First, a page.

anticoagulant

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anticoagulant

(ăn'tēkōăg`yələnt), any of several substances that inhibit blood clot formation (see blood clottingblood clotting,
process by which the blood coagulates to form solid masses, or clots. In minor injuries, small oval bodies called platelets, or thrombocytes, tend to collect and form plugs in blood vessel openings.
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). Some anticoagulants, such as the coumarin derivatives bishydroxycoumarin (Dicumarol) and warfarin (Coumadin) inhibit synthesis of prothrombin, a clot-forming substance, and other clotting factors. The coumarin derivatives compete with vitamin K, which is a necessary substance in prothrombin formation (see vitaminvitamin,
group of organic substances that are required in the diet of humans and animals for normal growth, maintenance of life, and normal reproduction. Vitamins act as catalysts; very often either the vitamins themselves are coenzymes, or they form integral parts of coenzymes.
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). They are only effective after the body's existing supply of prothrombin is depleted. Another anticoagulant, heparin, is a polysaccharide (see carbohydratecarbohydrate,
any member of a large class of chemical compounds that includes sugars, starches, cellulose, and related compounds. These compounds are produced naturally by green plants from carbon dioxide and water (see photosynthesis).
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) found naturally in many cells. It acts in several ways: by preventing prothrombin formation; by preventing formation of fibrin, another clotting substance; and by decreasing the availability of a third clotting factor, thrombin. Heparin is obtained by extracting it from animal tissues. Anticoagulants are used to treat blood clots, which appear especially frequently in veins of the legs and pelvis in bedridden patients. Therapy helps to reduce the risk of clots reaching the lung, heart, or other organs. Heparin causes an instantaneous increase in blood-clotting time, and its effect lasts several hours.

anticoagulant

[¦an·tē‚kō′ag·yə·lənt]
(pharmacology)
An agent, such as sodium citrate, that prevents coagulation of a colloid, especially blood.

anticoagulant

1. acting to prevent or impair coagulation, esp of blood
2. an agent, such as warfarin, that prevents or impairs coagulation
References in periodicals archive ?
Although no anticoagulant therapy was undertaken, the thrombus disappeared when the platelet count dropped to about 50 x 10[sup.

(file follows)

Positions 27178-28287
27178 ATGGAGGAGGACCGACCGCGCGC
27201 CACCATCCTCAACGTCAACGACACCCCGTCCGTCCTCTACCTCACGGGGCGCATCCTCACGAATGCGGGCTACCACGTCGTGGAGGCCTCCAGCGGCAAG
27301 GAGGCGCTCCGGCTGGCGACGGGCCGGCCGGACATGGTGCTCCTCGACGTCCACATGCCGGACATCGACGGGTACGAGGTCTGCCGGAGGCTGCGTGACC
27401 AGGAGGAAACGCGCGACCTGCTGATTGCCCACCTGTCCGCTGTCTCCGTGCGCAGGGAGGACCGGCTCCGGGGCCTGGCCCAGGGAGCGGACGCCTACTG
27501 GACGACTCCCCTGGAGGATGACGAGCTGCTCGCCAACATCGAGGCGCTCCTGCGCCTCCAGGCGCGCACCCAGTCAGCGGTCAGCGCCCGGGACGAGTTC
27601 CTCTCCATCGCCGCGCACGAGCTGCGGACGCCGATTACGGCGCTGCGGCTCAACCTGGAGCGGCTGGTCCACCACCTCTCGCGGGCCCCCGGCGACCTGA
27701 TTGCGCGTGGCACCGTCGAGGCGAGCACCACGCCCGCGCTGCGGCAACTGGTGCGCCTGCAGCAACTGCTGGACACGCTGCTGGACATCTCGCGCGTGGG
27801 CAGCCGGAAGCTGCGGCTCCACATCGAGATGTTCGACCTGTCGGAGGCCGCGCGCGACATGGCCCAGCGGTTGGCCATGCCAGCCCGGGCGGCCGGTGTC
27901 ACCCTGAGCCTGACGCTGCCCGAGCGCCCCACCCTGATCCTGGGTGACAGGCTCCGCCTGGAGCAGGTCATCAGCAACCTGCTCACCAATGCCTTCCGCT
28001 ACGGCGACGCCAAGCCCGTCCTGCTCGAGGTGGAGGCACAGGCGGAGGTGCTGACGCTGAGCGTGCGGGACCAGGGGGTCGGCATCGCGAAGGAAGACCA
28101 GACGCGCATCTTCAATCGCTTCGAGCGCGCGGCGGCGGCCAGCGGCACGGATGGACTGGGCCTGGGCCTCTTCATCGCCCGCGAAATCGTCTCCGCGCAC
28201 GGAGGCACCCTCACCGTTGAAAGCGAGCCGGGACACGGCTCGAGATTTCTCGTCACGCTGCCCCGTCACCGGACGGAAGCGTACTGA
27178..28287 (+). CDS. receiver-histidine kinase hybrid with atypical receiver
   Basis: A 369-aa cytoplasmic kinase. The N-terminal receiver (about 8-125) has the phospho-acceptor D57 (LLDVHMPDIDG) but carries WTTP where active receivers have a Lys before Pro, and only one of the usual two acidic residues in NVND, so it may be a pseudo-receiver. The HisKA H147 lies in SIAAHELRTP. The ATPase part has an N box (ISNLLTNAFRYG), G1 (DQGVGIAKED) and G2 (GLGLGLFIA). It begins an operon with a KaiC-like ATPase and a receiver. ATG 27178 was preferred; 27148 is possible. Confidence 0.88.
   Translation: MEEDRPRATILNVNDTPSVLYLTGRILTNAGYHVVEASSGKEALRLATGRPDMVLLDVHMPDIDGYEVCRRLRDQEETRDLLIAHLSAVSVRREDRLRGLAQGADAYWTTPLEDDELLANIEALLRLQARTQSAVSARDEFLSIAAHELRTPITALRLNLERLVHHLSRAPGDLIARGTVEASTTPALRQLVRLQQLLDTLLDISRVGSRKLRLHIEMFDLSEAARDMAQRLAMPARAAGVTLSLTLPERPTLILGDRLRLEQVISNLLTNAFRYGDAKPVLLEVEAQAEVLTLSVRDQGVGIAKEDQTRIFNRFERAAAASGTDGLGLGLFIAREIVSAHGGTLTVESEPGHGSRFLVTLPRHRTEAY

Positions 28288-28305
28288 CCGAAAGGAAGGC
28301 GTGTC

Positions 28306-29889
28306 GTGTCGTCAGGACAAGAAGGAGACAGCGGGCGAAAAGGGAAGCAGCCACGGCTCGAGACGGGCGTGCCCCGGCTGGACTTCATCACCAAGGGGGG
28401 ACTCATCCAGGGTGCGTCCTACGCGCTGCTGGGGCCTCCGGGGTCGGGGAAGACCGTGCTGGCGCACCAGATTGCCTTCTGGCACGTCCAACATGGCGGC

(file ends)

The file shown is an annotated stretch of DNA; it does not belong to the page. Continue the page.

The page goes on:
presented cases of hemorrhage in the femoral area, which developed during anticoagulant therapy following knee surgery with a subsequent application of decompression (12).
A cost-saving method for monitoring oral warfarin anticoagulant therapy.
The syndrome of retroperitoneal hemorrhage and lumbar plexus neuropathy during anticoagulant therapy.
The researchers concluded that withholding anticoagulant therapy was not feasible and that more studies should concentrate on reducing the risk of bleeding.
No complications associated with the device were seen in any of the patients after more than 6 months of followup, and the researchers are hopeful that it will serve as an alternative to chronic anticoagulant therapy.
The goal of anticoagulant therapy with warfarin is to administer the lowest effective dose of the drug to maintain the target international normalized ratio (INR).
The AvoSure PT-Pro provides efficient monitoring of patients on oral anticoagulant therapy to the doctor's office or home healthcare nurse where high-quality prothrombin time test results are needed in a timely manner.
Medicate administrative data were used to identify five outcome measures: noninvasive cerebrovascular tests, cerebral angiography, carotid endarterectomy, anticoagulant therapy (as proxied by outpatient prothrombin time tests), and the specialty of the attending physician (neurologist versus other specialist).
The unique evidence of thrombosis was a low-degree paresthesia of both legs while the patient was receiving anticoagulant therapy; when the condition developed, anticoagulant therapy was increased.
While physicians have known that anticoagulant therapy helps to prevent some types of strokes, the finding, announced on Sept.

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